This Cannot Be – Prince

As a child of the 80’s, still in love with 80’s music, I can’t even conceptualize Prince (Or the Man Formerly Known As)  as in his 50’s. Let alone…

All my Gen X pals are just stunned.

Of course everyone is playing “When Doves Cry” and “Let’s Go Crazy” which has some philosophically appropriate lyrics.

But I will depart from that memorializing/enshrining and share my favorite Prince song.

Because when it comes down to it, the man was utterly unabashed about one thing.

So thank you your Royal Purpleness for helping to define a generation, whether we were outwardly comfortable with it or not.

Inwardly we sure were.

P.S. I will also add that my father really liked Purple Rain, both the film and the soundtrack.

 

 

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1980’s Alternative, Back When “Alternative” Meant Something (warning: YouTube spam)

This is probably the third post I’ve had about 80’s music. Sorry if I’m boring.

I spent my adolescence in Los Angeles, which meant KROQ alternative rock. KROQ imported the New Wave/Goth/Post-Punk stuff from Britain (via Richard Blade) as well as had Rodeny on the Rock combing the clubs for the latest sounds. Mix with some of the bigger names like U2, The Police, Eurythmics, Bowie and a little Queen, throw in some John Hughes soundtracks, and you got yourself an awesome station!

And I will pay significant sums…o.k. 20$ to anyone who can get me recordings of John Frost’s The New Detective.  (Not the current TV show, the radio play during the Kevin & Bean morning show. So utterly wrong, wrong, WRONG! and so funny.)

I was jonesing for some 80’s today and stumbled across this Top Ten vid.

Pretty good list, though I would move Joy Division up the ladder (because they’re fucking Joy Division, that song defined the 80’s) and used Killing Jar or Cities in Dust for Siouxie and the Banshees. I also question Blondie’s presence, since I tend to associate her with Disco rather than Alternative.

Some others I would include:

Peter Gabriel is one of my all time favorite artists and this and Don’t Give Up are my favorite songs of his.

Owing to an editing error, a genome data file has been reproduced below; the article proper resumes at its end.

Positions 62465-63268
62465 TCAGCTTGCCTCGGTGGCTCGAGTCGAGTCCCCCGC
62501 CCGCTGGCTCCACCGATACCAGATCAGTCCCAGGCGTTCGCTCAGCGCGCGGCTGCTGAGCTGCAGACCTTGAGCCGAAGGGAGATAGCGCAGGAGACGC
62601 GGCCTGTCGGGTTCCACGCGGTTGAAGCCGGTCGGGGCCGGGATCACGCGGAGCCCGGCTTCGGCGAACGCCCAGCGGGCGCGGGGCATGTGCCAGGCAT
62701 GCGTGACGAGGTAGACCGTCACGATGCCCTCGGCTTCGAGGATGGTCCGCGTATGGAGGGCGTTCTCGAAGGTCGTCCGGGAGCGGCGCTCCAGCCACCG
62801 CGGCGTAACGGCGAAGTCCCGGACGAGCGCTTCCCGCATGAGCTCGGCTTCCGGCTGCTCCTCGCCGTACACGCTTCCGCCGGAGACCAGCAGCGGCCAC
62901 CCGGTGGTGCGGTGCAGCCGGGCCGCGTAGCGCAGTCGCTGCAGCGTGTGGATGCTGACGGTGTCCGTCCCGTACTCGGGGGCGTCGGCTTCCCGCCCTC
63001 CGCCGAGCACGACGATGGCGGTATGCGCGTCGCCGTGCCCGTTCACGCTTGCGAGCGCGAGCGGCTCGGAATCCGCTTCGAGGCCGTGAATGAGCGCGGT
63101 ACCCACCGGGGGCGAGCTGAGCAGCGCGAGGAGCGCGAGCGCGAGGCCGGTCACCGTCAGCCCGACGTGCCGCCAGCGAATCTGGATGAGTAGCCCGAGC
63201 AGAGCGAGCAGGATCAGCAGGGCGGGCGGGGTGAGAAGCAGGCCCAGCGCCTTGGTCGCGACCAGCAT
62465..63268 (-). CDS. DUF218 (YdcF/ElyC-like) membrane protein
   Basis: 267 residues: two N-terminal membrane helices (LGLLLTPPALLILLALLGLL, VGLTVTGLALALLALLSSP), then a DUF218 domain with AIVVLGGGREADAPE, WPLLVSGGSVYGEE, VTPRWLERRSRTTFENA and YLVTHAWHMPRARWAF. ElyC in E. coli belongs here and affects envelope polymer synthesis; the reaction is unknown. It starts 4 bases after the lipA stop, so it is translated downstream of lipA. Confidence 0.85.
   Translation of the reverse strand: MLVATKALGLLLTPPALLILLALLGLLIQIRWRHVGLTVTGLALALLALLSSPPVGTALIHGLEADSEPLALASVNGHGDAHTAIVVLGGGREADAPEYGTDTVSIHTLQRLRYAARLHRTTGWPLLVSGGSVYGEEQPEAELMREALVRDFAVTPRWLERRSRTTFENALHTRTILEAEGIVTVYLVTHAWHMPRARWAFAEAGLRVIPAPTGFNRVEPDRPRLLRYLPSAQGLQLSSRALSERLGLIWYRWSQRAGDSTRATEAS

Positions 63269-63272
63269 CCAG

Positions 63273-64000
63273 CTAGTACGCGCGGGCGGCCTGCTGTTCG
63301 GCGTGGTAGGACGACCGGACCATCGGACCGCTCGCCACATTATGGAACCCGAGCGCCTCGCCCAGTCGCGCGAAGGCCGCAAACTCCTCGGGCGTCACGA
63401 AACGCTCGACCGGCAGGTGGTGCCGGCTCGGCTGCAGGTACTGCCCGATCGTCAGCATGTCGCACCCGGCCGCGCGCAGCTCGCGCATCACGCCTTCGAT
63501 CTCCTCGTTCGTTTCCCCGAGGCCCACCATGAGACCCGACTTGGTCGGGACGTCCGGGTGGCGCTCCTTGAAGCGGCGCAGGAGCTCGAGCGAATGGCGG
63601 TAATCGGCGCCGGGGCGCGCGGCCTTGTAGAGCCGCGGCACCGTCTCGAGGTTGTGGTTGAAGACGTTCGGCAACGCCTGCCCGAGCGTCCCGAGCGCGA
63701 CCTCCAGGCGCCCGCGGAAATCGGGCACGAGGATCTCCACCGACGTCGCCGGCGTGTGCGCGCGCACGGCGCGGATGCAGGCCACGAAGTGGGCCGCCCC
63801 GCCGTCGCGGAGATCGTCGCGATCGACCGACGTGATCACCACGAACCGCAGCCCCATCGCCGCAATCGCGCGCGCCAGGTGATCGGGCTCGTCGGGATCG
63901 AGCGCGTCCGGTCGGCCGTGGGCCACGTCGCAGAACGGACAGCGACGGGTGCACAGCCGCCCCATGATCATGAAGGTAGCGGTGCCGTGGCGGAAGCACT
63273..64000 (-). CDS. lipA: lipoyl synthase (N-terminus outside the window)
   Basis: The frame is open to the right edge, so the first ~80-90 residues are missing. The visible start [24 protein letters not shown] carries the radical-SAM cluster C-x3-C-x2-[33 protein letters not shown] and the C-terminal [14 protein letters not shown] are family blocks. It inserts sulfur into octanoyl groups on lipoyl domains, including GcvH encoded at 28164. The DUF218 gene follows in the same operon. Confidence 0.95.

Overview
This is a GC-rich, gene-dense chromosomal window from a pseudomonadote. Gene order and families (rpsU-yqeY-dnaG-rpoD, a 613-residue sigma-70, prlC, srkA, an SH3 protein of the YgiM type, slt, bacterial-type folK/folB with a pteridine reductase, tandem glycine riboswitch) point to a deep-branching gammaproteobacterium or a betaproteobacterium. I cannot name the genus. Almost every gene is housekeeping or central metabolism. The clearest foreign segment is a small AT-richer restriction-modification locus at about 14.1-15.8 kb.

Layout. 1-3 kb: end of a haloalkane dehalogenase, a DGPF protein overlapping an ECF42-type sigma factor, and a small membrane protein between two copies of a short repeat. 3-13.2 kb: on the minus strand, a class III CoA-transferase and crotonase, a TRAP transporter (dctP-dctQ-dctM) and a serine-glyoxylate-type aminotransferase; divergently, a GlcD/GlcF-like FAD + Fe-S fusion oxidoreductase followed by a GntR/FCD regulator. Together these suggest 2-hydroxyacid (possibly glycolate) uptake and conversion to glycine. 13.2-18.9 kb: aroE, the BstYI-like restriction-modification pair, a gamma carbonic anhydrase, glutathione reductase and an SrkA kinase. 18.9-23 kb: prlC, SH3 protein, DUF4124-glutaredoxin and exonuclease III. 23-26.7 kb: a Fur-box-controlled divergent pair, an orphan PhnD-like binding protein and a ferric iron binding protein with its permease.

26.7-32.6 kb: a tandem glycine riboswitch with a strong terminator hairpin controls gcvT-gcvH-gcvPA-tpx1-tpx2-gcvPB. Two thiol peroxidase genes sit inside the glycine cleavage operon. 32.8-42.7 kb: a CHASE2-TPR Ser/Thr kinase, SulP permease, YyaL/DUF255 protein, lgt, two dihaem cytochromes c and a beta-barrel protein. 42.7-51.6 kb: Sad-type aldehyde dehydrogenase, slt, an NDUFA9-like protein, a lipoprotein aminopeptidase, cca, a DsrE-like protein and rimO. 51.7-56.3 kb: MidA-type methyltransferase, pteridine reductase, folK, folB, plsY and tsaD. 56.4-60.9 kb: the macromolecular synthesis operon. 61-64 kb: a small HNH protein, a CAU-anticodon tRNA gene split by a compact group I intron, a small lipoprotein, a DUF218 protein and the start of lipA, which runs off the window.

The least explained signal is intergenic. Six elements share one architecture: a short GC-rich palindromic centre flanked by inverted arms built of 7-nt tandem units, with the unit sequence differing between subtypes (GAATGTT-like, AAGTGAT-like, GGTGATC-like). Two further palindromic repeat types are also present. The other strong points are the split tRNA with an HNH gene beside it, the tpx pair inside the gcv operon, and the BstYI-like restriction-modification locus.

This is such an 80’s music video:

This is such a fun video:

(Barely, 1990. But if they can include Bela Lugosi is Dead, I can include TMBG)

Now, to most people Oingo Boingo was merely the novelty band who did Dead Man’s Party, but in their home state of Southern California, we got the whole deal.

You have no idea how *headdesk* it is to hear, “Danny Elfman used to be in a band?” But I like to think Boingo helped launch the 1990’s movement of rockers that came out of So Cal, like Sublime, No Doubt and the Peppers.

Now here an oddie: An American group who was big in the U.K. but barely known of in the U.S..

Admit it, you totally danced to that.

R.I.P. MCA

This is my personal 80’s anthem:

This song always reminded me of home so much.

on and on and on.

The only thing I didn’t like about 1980’s music scene was how separated the genres were. If you were into Goth, you could not listen to Heavy Metal and vice versa. (I remember getting a few funny looks for that one.) I remember when KROQ listeners did a call in vote to, ironically, get the station to stop playing Bring the Noise by Public Enemy and Anthrax. (The theme of the song apparently went right over their heads.) Not because they did not like the song, but because they were “Not KROQ bands,” ie. they were from the wrong genres.

And I remember Richard Blade’s complete disgust. Eventually, it was played on KROQ again, after the listeners had time to forget the shame of that moment.

In the 1990’s those barriers broke down and musical genres started blending as the fans did producing some awesome stuff, such as the So Cal band named above.

P.S. And yes, I like this one too: